Ms. Sudesh Sharma, a UK Ambassador for Peace, said she had read Rev. Moon’s autobiography last year and profoundly agreed with the idea of one family under God. She quoted the ancient Sanskrit Vedas where it is written that “the world is a family” and commented that Rev. Moon is a modern-day champion of this ancient quest.
Jhr. Dr. Pieter Beelaerts van Blokland, former Dutch Minister of Housing and Environment, spoke of how there was no place in Father Moon’s heart for anger or bitterness and painted his own Dutch masterpiece in words and images of a man of extraordinary character and unceasing optimism despite so many disappointments and hardships.
Session VIII: UPF Vision, Projects, and Recent Activities
Mark Brann, Secretary General of UPF-Europe, presented a PowerPoint entitled The Universal Peace Federation-Vision, Projects, and Recent Activities. He outlined the five principles that UPF upholds, which are consistent with the core principles of most of the world's religions and which also influence its activities and peace making approach. He emphasized that while a great part of UPF's work lay in education it was very much action-oriented and about making peace not just talking peace.
He explained that all around the world UPF was engaged in peace initiatives aimed at building bridges of peace and understanding between divided communities in situations of current or historical conflict. The process in each case began with seeking to identify higher-minded leaders on either side of each such a divide who could be relied upon to see the rights and wrongs of both sides as well as their merits and demerits and whose approach to the relationship between the two was based on forgiveness and reconciliation. By bringing persons of such caliber together, a "bridge of peace" could be constructed going beyond barriers and misconceptions of all kinds and eventually those enlightened individuals could lead others in their communities across that "bridge."
Mr. Brann explained that although much work of this kind had been done by UPF to bridge the divides between Palestinians and Israelis in the Middle East, between North and South Korea on the Korean Peninsula and in many other places of heightened tension around the world and there was real hope of ultimate success, UPF-Nepal has gained the highest degree of recognition for one of its peace initiatives, injecting a heart of inclusiveness and forgiveness into the peace process between the Maoist insurgents, the monarchy together with the army under its control, and the seven mainstream political parties. This enabled them to enter into an initial dialogue, work together to end the armed insurrection, and channel their efforts into a peaceful democratic process.
Mr. Brann ended by explaining the vision behind the current series of International Leadership Conferences of bringing UPF's principles of peace to the fore and into the mainstream of European public life, to enable European policy makers, opinion leaders and decision takers to better address the key issues of our times and find solutions to them.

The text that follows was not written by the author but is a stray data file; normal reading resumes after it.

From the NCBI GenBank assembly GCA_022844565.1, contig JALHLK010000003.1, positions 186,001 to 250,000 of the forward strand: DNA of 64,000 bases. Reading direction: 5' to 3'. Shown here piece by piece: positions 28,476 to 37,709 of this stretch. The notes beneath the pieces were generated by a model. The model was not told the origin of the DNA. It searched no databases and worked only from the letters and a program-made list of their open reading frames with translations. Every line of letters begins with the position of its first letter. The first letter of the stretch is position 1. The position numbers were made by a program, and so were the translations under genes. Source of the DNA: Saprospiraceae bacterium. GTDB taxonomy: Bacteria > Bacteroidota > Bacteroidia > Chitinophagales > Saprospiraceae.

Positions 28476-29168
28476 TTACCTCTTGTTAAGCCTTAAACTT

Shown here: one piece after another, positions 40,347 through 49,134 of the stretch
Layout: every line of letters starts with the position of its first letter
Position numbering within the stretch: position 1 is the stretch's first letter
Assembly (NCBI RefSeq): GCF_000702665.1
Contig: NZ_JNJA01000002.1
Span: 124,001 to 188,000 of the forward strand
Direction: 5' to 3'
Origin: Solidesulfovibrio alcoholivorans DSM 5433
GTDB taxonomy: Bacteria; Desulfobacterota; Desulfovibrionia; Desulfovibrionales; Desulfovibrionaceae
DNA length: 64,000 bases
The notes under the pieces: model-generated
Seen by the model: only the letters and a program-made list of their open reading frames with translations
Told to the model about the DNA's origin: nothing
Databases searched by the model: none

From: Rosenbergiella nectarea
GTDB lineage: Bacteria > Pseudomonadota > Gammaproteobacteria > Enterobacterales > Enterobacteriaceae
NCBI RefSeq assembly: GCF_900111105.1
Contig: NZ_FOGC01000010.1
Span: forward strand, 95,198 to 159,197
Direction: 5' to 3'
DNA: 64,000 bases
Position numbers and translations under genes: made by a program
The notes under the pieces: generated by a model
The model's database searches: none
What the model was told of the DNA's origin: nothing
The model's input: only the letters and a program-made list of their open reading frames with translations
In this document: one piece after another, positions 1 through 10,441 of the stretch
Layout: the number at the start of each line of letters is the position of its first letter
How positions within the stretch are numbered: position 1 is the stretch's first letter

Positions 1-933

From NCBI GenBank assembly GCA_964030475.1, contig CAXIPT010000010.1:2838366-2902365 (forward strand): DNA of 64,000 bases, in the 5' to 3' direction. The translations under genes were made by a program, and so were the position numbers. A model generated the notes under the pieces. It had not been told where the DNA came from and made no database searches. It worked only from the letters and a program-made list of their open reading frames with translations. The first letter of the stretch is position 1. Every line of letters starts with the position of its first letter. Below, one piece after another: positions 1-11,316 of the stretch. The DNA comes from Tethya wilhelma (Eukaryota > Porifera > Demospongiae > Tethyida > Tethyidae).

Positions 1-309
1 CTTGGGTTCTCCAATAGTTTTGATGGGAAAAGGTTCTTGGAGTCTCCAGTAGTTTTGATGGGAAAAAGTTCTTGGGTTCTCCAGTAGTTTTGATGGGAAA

Empowering Young Leaders to Make Dignity a Reality
Thirty-seven students and young leaders from around Europe gathered on December 11 at the Architectural Association School to empower each other in their pursuits of change. The day aimed to equip young leaders with an inspirational and useful tool-kit for their own projects, campaigns, etc.
The training session started with the young social entrepreneur André Hackett sharing his story. One of André's projects is a mobile recording studio where young people from the street, including ex-offenders, could record their music. “I tell my guys to help themselves by helping others. If you start thinking of others and helping others and go beyond yourself, you can deal with your own problems more easily,” André summed up. He was convinced that “this is the best time ever in history to change the world!” and encouraged his audience to do so.
Tom (British Council) introduced the Youth in Action program and encouraged the audience to make use of the funding opportunities that the EU, through Youth in Action, offers. Many in the audience were very surprised that for decent projects money is quite easily available.
“Life is all about communication,” stated Rioch, who has 16 years of experience in TV, in the introduction to her talk. She started her project for disadvantaged youth, called ‘So You Wanna Be in TV?’ after her son got stabbed at school. Together with her husband, who has 27 years of experience in the industry, Rioch wants to bring more diversity to TV and entertainment. She provides personality and career training for the unemployed, disabled, and homeless.
The last act in the four-hour workshop was led by VIP Minds. The participants split up into small groups to brainstorm a project idea by brainstorming concepts and then developing a mission and vision. Adam Nazar (CEO of VIP Minds) challenged the project groups to think about how to build sustainable relationships with funders and how to attract an audience.
Participants left with a feeling of empowerment and the certainty of having gained a good network of like-minded and capable Ambassadors for Peace.